Johannesburg: South Africa have declined a proposal from Bangladesh to play three ODIs and five Twenty20 matches in May. Cricket South Africa (CSA) met with the South African Cricketers' Association (SACA) on Tuesday and they decided that the international schedule for 2012 would not allow for the series to take place.
"As much as we would like to help another cricket country, it is not going to be possible," Jacques Faul, CSA's acting chief executive, told ESPNcricinfo. "With the volume of cricket to be played this year, sometimes rest is more important."
SACA had indicated on Monday that they would not support the idea of a series against Bangladesh because of the crowded calendar. On consultation with the medical and administrative staff of the national team, including team manager Mohammad Moosajee and coach Gary Kirsten, CSA felt the same way. "We agreed with SACA," Faul said. "We have a big year ahead and our players are scattered over the IPL and county cricket, so we cannot play this series."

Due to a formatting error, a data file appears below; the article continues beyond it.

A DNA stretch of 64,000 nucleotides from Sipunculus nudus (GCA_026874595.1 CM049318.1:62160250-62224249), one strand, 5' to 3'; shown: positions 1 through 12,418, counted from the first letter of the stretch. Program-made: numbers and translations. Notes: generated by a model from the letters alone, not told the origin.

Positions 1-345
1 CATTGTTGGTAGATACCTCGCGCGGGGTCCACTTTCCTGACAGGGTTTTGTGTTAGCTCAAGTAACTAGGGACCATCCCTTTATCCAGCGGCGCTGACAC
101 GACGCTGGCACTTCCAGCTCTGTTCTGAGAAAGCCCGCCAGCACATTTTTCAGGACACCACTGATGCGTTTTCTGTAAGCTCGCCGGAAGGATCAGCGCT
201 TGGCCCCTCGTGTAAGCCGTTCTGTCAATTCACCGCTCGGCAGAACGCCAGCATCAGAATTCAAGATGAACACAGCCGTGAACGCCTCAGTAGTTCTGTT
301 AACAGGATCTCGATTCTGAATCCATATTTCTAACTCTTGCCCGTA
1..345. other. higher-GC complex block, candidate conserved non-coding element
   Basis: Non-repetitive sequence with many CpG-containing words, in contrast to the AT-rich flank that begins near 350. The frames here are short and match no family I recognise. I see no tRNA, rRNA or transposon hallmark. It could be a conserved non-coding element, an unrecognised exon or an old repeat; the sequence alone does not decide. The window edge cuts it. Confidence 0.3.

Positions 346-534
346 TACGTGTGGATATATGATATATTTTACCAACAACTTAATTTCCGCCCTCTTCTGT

South Africa are due to play Zimbabwe in five Twenty20 practice matches in Harare between June 20 and 24, before heading to England for a tour of over two months. They will then play the World T20 in Sri Lanka and also travel to Australia in October-November, before hosting New Zealand at the end of the year.
The Bangladesh board had approached CSA with the request last week, after their tour to Pakistan was postponed by a court order. Their August visit to Zimbabwe was also moved because of work being done to the pitches in Harare and Bulawayo. It left Bangladesh without any international cricket until the World Twenty20 in September.
With the IPL only ending on May 27, South Africa would have had to play without some of their key players if the Bangladesh series was to take place. CSA decided it would not fit in with their plans to consider the series, which would have had to be played in South Africa. The Bangladesh summer is deemed too hot for cricket while South Africa would have struggled to find a venue as well, with the Highveld (Johannesburg and Pretoria) and Cape Town unable to host matches in winter.